How much of a role does luck play in investments and other important decisions? Former stock trader and influential statistician-philosopher Nassim Nicholas Taleb is uniquely equipped to examine the question—and the answer he finds in FOOLED BY RANDOMNESS might surprise you. Here are two top insights from our latest Instaread.
Key Insight 1: The value of a decision should be judged not on its outcome, but on whether it was the best possible choice at the time.
If a stock skyrockets in value, market analysts and commentators often argue that buying was the right decision. Likewise, when a stock plummets in value, they claim that its backers made a mistake. Whether buying the stock was a good decision or not, however, is independent of its future performance in the market. A decision’s merit is determined by whether the choice was the best one given the information available at the time, not based on the information available after the outcome becomes clear. If people use data obtained at a later date to judge a decision, then their statements are likely affected by hindsight bias, or the tendency to assume current information was available and widely known at the time the choice was made.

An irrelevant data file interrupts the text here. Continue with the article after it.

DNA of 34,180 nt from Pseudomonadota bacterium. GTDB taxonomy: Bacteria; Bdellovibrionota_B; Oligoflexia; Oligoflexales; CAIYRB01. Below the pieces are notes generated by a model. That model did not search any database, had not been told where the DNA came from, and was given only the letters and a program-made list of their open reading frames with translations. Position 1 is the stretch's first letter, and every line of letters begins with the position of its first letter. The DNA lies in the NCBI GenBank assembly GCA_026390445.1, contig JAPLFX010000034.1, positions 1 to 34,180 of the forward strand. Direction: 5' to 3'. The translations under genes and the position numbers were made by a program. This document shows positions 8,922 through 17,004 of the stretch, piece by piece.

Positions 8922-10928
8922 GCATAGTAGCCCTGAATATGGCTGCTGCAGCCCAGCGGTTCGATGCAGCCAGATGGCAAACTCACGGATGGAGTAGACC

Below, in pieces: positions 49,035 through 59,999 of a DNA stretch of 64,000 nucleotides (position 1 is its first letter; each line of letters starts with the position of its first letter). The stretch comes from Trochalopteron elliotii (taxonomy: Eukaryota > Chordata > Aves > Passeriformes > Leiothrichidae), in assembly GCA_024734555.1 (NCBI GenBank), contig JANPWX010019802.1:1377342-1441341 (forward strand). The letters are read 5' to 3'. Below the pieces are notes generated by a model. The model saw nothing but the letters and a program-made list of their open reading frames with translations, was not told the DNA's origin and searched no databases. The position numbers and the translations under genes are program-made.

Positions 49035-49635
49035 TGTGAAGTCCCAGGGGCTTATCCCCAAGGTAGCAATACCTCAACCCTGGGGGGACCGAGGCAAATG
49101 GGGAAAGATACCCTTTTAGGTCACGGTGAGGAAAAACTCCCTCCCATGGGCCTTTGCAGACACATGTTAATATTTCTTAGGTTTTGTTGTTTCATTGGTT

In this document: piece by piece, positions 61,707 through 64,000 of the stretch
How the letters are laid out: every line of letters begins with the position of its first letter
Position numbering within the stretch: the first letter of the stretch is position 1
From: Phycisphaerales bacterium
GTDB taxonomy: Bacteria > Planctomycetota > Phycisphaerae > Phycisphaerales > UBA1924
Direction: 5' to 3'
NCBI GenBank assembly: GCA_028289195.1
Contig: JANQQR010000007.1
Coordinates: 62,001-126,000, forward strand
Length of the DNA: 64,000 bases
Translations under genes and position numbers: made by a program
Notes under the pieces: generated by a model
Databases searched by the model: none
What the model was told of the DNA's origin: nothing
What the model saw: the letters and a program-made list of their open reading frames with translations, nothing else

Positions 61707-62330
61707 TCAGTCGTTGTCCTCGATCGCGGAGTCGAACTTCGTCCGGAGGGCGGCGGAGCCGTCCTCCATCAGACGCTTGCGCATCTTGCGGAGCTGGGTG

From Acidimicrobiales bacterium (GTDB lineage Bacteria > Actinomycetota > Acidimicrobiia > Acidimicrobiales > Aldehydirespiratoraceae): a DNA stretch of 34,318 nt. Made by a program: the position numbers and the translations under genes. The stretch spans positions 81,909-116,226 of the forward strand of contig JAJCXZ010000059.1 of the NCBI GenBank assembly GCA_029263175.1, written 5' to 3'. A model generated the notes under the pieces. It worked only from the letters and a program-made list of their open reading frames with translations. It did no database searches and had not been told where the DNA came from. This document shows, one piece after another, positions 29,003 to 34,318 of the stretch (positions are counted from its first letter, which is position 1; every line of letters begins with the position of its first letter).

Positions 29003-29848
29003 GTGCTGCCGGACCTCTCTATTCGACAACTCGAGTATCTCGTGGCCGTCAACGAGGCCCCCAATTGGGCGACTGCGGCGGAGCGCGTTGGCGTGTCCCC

Key Insight 2: Information cannot be used to confirm a hypothesis; it can only be used to disprove one.
Hypotheses are generally testable assertions based on past data. The past, however, does not always indicate what will happen in the future. Since the future can contain unforeseen factors and outcomes, presently available information can only be used to debunk false hypotheses; it cannot be used to prove that a hypothesis will hold true for all of eternity. A market analyst can use data, for example, to disprove the idea that stock options are always bad investments. But the analyst cannot use data to prove that stock options are always the best portfolio choice.
Learn more in our Instaread on FOOLED BY RANDOMNESS.